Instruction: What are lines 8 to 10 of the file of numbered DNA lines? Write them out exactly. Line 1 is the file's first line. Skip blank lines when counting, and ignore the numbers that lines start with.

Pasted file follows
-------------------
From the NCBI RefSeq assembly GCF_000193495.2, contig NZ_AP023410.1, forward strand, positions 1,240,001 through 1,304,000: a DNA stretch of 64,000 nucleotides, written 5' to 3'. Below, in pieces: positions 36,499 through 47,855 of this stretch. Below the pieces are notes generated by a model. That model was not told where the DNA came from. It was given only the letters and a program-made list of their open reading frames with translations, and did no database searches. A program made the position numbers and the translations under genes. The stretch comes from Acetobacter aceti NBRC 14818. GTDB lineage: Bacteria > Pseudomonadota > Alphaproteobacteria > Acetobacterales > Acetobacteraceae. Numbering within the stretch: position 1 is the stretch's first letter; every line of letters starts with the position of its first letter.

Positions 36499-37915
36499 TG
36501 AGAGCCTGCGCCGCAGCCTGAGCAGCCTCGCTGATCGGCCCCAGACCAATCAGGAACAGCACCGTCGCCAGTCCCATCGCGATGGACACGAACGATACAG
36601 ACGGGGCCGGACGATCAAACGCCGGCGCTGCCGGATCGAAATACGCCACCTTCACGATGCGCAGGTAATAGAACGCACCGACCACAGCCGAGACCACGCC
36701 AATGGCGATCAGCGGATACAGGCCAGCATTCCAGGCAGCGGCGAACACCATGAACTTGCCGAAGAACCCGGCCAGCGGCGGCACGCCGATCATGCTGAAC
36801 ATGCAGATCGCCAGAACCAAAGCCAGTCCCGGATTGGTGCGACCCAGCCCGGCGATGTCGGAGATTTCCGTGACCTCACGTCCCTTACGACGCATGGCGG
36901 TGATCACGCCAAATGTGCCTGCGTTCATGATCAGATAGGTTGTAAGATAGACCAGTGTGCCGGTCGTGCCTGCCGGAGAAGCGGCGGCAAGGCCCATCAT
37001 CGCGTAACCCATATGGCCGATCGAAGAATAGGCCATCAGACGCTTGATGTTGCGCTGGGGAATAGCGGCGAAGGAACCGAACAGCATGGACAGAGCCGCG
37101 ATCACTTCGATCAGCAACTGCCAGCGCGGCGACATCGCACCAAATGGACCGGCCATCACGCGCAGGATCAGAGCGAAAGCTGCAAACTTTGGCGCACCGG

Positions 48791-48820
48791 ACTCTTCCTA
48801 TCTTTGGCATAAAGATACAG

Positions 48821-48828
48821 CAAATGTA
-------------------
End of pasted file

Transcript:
36901 TGATCACGCCAAATGTGCCTGCGTTCATGATCAGATAGGTTGTAAGATAGACCAGTGTGCCGGTCGTGCCTGCCGGAGAAGCGGCGGCAAGGCCCATCAT
37001 CGCGTAACCCATATGGCCGATCGAAGAATAGGCCATCAGACGCTTGATGTTGCGCTGGGGAATAGCGGCGAAGGAACCGAACAGCATGGACAGAGCCGCG
37101 ATCACTTCGATCAGCAACTGCCAGCGCGGCGACATCGCACCAAATGGACCGGCCATCACGCGCAGGATCAGAGCGAAAGCTGCAAACTTTGGCGCACCGG